Can Valium Interact with Zyprexa and Depakene?

Answer to a reader question


Question: Can Valium Interact with Zyprexa and Depakene?

A question from a reader: My mom who is 59 years old has [a] mental problem and takes Zyprexa and Depakene twice a day. She was having trouble sleeping, and her doctor prescribed Valium also twice a day. She is sleeping better, but now she is drowsy all the time, shows no emotion and her judgment seems bad. She also is constipated and has gained a lot of weight.

I’m very worried about her condition. Is it possible that the combination of those three drugs is causing her problem?


Thank you for writing. I am sorry to hear that your mother is having problems. In some people, the drugs your mother is taking can cause many of the side effects you mentioned. For example:

  • Valium (diazepam) may cause someone to be clumsy, unsteady, dizzy, feel lightheaded, feel drowsy or have slurred speech.
  • Depakene (Valproic Acid, Divalproex Sodium) may cause dizziness, drowsiness or changes in vision, and weight gain.
  • Zyprexa (olanzapine) may cause dizziness and drowsiness, constipation and weight gain.

Drug Interactions

In some people, these medications may also react with each other, making the side effects worse. For example, taking Valium with Depakene can increase the side effects of the Depakene, including blurred vision or other vision problems, clumsiness, unsteadiness or drowsiness.

All three of your mom's medications have a sedating side effect, and their effect is additive. In other words, the combination can make your mom very sedate or sleepy.

These side effects can be potentially dangerous, especially if your mom lives alone. I would be concerned that she is at risk of falling and not being able to properly engage in normal daily activities, such as bathing, dressing and preparing meals.

Issues with Valium

You and your mom also need to be aware that Valium is not recommended for older people. Valium can accumulate in the body fat of seniors, increasing their risk of having side effects, especially drowsiness and poor coordination.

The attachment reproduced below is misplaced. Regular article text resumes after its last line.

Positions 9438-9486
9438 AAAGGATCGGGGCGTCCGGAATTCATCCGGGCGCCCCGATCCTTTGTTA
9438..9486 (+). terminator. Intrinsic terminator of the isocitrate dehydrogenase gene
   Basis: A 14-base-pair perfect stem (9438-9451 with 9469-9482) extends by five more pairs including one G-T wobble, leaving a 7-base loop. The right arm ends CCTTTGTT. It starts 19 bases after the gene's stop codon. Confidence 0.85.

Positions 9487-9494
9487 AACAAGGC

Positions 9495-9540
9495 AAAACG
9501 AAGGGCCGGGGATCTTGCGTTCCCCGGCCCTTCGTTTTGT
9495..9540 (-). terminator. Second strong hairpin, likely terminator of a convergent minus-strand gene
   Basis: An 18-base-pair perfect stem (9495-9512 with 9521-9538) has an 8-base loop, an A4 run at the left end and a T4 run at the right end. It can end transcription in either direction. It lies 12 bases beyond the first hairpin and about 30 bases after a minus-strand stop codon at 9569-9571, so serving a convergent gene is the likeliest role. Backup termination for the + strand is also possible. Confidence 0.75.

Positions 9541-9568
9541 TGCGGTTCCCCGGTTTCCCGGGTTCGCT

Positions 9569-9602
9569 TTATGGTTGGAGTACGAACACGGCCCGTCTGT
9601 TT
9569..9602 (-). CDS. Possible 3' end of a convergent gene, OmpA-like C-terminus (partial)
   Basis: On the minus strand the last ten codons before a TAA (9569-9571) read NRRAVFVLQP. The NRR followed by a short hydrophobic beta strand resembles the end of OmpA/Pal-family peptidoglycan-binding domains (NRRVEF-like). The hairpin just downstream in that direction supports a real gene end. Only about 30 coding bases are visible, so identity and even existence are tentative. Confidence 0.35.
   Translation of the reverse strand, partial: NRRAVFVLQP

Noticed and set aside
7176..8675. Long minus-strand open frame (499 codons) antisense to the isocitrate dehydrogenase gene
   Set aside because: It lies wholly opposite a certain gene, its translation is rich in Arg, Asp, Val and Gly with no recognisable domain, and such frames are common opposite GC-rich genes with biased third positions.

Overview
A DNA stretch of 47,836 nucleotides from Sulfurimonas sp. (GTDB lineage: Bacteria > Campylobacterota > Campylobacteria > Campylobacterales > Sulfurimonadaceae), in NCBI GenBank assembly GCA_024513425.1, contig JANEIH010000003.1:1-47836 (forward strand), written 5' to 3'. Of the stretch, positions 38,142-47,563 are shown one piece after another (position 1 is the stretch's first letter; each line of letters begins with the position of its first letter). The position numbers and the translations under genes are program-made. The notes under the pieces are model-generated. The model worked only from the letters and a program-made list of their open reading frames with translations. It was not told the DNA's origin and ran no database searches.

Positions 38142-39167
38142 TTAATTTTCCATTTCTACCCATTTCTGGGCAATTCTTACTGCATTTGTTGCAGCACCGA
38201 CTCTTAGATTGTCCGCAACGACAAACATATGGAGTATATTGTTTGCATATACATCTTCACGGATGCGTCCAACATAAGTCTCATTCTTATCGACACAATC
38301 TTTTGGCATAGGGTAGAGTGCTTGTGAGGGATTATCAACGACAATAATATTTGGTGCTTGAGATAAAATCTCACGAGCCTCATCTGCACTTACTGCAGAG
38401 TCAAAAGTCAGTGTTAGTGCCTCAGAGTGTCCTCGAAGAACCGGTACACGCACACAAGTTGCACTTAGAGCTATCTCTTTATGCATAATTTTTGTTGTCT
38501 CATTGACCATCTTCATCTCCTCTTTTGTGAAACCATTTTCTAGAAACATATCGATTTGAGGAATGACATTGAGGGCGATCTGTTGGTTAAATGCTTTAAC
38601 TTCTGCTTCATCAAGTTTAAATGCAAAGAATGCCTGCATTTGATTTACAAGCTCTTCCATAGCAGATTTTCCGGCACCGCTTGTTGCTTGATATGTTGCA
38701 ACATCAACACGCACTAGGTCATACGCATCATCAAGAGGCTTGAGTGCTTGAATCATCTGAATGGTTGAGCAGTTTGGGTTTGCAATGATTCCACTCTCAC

Also, Valium is not recommended for use by people with depression or psychosis.

Although these issues are of significant concern for people older than age 65, your mom is close to that age and Valium may not be the best medication for her.

Some Suggestions from Dr. Mike

I would suggest that you and your mom visit her doctor and discuss these symptoms and find out if it is possible to make some changes in her medications. Another good source of information is your local pharmacist, who should know about drug interactions.

You and your mom should learn as much as you can about her medications and what conditions they are treating.

I hope this answers your question, and I wish you and your mom the best.

More Information from Dr. Mike

Content update 10/2015:

On their own, long-acting benzodiazepines like Valium (diazepam) rarely kill someone.

  However when combined with alcohol or opioids, they can be deadly.  On a related note, there is some evidence that newer short-acting benzodiazepines can on their own cause death.

The prescription of any benzodiazepines must be carefully considered by your physician.  Benzodiazepines are a potential drug of abuse and should be used short-term or sparingly.

Selected Sources

Tsutaoka B. Chapter 31. Benzodiazepines. In: Olson KR. eds. Poisoning & Drug Overdose, 6e. New York, NY: McGraw-Hill; 2012. Accessed October 25, 2015.

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